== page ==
Vinuesa was aware of reported cases of other children dying suddenly due to CALM2 mutation. If this mutation was present in Folbigg, there was a strong chance it had also been passed on to her children.

“I was extremely excited at this extraordinary finding in Kathleen’s DNA,” she says. “‘This is probably it’, I thought.”

Vinuesa wrote a report for Folbigg’s lawyer, which was sent to the New South Wales Crown, saying that the genetic evidence warranted further investigation of Folbigg’s health and the childrens’ health.

As a result, full genetic sequencing was done for all four Folbigg children using DNA found in decades-old biological materials, including dry blood from newborn heal prick tests and frozen skin and liver cells from their autopsies.

“We found that Sarah and Laura had the CALM2 variant,” Vinuesa says. “My ANU colleagues Todor Arsov and Professor Matthew Cook, who were also expert witnesses at the subsequent inquiry, and I were pretty convinced it was the likely cause of the girls’ deaths.”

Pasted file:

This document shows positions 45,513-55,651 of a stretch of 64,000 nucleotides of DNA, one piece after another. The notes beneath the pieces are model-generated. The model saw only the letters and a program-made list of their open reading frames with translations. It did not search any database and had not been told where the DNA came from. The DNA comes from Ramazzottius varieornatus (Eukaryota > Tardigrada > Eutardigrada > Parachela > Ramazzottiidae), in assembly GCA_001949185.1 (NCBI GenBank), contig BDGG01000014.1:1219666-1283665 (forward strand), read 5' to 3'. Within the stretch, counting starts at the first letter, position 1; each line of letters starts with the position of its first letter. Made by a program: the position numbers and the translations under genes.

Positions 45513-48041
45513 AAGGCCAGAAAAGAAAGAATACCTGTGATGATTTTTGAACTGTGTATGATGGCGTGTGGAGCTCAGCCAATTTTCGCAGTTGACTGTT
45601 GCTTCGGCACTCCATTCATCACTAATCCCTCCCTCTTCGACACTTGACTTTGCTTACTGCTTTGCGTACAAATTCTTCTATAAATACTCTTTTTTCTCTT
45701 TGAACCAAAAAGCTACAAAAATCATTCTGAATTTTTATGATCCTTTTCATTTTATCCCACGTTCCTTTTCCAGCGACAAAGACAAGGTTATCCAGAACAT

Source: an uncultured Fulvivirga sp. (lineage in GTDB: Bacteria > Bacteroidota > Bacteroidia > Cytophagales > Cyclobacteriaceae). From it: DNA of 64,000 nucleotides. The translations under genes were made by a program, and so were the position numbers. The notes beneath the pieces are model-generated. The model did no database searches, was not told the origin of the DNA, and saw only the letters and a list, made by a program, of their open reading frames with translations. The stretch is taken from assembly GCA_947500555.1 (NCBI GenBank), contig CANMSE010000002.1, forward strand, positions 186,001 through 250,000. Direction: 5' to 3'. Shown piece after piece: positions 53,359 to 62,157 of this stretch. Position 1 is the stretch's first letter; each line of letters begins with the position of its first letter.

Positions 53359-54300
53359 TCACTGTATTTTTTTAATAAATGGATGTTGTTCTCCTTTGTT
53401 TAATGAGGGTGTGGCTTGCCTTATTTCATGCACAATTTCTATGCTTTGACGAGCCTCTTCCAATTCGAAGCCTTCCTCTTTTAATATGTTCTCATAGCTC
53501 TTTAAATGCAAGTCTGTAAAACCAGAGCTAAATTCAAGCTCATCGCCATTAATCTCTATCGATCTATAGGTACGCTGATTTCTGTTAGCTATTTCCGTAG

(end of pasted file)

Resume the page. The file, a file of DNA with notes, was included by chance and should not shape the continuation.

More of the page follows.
The boys didn’t have the CALM2 gene mutation and Vinuesa was denied access to the DNA of their father, who has never been willing to provide it.

“What we did know is that five per cent of families that have a genetic diagnosis have more than one,” Vinuesa explains. “For example, with the genes most commonly related to hereditary breast and ovarian cancer, it’s possible that if you looked at two sisters, one could have a variant in BRCA1 and the other in BRCA2.”

However, Vinuesa did find that the boys carried another rare mutation known to cause early-onset lethal epilepsy in mice.

“While further research was required on this finding, it highlighted that a single unifying cause of death in the four children was not needed to explain what happened,” she says.

“I still worry we might have missed something in Caleb and Patrick. It would be ideal to have the father’s DNA to help us identify what that might be.

“It must be said that the two boys were very sick with illnesses that could have caused death. To be honest, there was medical evidence of that at the time Kathleen was found guilty.”

“Science has changed someone’s life here.”

Professor Carola Vinuesa